The blue shark has a long, slender body -- up to 12.5 feet -- with a pointed snout. Its upper body is dark blue, the sides are bright blue, and the belly is nearly white. This type of coloration is known as countershading.
The blue shark is a pelagic, or open ocean, shark. It may be seen in offshore surface waters near San Diego and northern Baja Califoria. Its lower jaw is narrow and lined with long, sharp, serrated teeth. It feeds mainly on fish, but it's not shy like its shallow-water or bottom-dwelling cousins, and can be dangerous to open-water divers.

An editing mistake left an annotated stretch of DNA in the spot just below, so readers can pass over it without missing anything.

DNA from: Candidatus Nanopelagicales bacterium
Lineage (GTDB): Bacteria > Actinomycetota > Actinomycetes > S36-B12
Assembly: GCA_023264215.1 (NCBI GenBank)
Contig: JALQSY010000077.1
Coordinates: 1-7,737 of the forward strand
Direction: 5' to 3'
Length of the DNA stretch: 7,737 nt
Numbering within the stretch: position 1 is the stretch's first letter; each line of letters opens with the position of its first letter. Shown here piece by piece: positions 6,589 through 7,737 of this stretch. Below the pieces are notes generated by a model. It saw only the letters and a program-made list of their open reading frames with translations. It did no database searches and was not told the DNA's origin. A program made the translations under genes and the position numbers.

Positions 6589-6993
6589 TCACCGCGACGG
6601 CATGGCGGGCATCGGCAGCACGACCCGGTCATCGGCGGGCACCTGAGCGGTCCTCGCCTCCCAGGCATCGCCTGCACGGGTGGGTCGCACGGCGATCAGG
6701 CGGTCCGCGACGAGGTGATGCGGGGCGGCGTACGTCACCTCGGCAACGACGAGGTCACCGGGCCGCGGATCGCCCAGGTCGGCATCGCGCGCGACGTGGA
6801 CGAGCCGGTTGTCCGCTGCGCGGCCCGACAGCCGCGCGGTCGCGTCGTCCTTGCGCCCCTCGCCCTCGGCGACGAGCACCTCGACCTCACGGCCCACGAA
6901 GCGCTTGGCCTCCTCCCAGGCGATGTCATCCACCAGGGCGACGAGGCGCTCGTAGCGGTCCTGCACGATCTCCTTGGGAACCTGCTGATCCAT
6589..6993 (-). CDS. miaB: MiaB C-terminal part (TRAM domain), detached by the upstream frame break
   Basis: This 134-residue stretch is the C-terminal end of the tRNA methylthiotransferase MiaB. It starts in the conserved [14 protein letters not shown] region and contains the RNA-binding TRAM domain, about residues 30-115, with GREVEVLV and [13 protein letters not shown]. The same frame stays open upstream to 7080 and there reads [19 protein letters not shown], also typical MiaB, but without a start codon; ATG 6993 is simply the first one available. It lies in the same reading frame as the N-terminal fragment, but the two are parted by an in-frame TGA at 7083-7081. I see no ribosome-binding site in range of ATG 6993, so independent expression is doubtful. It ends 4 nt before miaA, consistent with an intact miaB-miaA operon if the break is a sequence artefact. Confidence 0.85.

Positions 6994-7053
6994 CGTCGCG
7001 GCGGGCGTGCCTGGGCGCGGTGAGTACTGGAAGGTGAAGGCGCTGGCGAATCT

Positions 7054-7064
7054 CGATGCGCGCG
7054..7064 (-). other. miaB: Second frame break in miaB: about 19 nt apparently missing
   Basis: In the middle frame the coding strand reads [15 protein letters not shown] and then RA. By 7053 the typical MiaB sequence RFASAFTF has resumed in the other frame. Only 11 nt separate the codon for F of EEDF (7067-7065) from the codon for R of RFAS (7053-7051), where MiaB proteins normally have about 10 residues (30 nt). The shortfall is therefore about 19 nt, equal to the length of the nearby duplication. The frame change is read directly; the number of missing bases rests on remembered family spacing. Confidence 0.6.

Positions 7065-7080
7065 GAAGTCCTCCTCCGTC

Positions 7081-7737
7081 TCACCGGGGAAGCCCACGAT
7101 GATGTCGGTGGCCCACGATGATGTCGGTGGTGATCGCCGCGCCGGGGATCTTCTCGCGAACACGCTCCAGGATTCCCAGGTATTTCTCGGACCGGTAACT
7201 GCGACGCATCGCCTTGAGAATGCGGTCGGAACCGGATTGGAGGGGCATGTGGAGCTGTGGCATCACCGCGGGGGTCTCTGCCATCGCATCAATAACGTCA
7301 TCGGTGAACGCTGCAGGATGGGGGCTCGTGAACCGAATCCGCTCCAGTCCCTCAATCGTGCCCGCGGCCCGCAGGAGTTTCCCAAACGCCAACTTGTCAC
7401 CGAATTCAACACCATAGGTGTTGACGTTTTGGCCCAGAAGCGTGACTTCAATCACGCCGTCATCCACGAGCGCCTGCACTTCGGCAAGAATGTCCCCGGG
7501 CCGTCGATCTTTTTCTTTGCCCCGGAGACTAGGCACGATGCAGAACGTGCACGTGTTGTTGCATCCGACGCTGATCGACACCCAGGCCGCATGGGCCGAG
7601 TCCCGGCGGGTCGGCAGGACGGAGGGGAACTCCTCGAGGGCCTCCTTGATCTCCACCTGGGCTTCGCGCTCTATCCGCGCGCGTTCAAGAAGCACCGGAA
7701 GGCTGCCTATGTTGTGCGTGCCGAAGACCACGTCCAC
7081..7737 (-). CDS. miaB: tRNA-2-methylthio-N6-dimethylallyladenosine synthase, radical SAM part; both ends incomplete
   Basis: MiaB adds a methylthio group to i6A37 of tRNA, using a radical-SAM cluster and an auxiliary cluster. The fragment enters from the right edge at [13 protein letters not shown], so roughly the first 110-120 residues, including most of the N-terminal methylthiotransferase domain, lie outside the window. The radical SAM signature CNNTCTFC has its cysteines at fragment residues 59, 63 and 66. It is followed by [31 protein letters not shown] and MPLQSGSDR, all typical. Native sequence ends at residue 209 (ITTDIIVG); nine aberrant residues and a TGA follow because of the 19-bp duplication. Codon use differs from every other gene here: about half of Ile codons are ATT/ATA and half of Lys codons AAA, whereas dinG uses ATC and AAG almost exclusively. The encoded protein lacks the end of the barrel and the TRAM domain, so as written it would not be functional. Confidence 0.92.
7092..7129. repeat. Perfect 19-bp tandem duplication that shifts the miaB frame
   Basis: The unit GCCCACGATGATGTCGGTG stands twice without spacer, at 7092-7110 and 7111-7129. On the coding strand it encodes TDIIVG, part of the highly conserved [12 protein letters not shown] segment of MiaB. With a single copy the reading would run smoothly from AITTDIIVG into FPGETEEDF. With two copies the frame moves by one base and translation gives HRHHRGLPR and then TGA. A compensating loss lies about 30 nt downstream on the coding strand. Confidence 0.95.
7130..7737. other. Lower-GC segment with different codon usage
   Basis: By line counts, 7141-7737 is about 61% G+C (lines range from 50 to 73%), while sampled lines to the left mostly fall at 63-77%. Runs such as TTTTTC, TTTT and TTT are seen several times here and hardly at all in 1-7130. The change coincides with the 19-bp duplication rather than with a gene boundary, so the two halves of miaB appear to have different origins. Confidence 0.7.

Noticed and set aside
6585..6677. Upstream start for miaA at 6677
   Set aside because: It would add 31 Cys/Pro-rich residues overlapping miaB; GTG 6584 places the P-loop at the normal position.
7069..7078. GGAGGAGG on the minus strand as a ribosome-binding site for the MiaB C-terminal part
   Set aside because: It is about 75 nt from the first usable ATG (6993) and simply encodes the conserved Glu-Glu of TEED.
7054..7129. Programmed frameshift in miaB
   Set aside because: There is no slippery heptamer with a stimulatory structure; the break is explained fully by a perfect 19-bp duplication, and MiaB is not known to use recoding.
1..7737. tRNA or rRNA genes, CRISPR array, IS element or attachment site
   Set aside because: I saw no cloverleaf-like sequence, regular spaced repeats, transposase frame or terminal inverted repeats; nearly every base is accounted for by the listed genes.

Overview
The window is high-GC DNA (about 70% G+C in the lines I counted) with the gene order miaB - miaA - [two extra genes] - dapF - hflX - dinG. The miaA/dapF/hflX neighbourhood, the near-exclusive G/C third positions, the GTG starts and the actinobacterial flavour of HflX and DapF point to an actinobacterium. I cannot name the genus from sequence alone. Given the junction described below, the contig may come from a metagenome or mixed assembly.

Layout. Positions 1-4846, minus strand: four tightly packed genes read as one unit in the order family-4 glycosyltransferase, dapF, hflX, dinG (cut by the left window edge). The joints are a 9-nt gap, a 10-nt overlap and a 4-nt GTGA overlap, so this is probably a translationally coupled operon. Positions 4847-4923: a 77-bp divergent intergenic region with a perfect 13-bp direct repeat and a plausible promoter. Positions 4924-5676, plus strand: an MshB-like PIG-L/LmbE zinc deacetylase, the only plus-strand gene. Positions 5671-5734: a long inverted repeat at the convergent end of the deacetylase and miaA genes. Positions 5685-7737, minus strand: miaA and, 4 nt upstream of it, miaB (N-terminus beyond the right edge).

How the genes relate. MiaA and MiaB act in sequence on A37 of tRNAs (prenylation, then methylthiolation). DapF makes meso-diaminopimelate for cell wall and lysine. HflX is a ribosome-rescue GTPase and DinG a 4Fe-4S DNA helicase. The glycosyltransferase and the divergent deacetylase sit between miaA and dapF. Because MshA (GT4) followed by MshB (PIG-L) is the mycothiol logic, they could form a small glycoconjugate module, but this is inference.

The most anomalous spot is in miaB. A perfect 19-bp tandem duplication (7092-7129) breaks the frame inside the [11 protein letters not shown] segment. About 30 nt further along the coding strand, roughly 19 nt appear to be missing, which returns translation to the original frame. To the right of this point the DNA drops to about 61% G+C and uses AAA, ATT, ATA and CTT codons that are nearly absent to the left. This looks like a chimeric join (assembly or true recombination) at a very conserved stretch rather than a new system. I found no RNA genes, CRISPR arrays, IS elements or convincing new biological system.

The blue shark is viviparous, and gives birth to live young, or pups. A litter can have as few as four and as many as 100 pups, depending upon the size of the mother.
The blue shark is also called the blue whaler or great blue shark.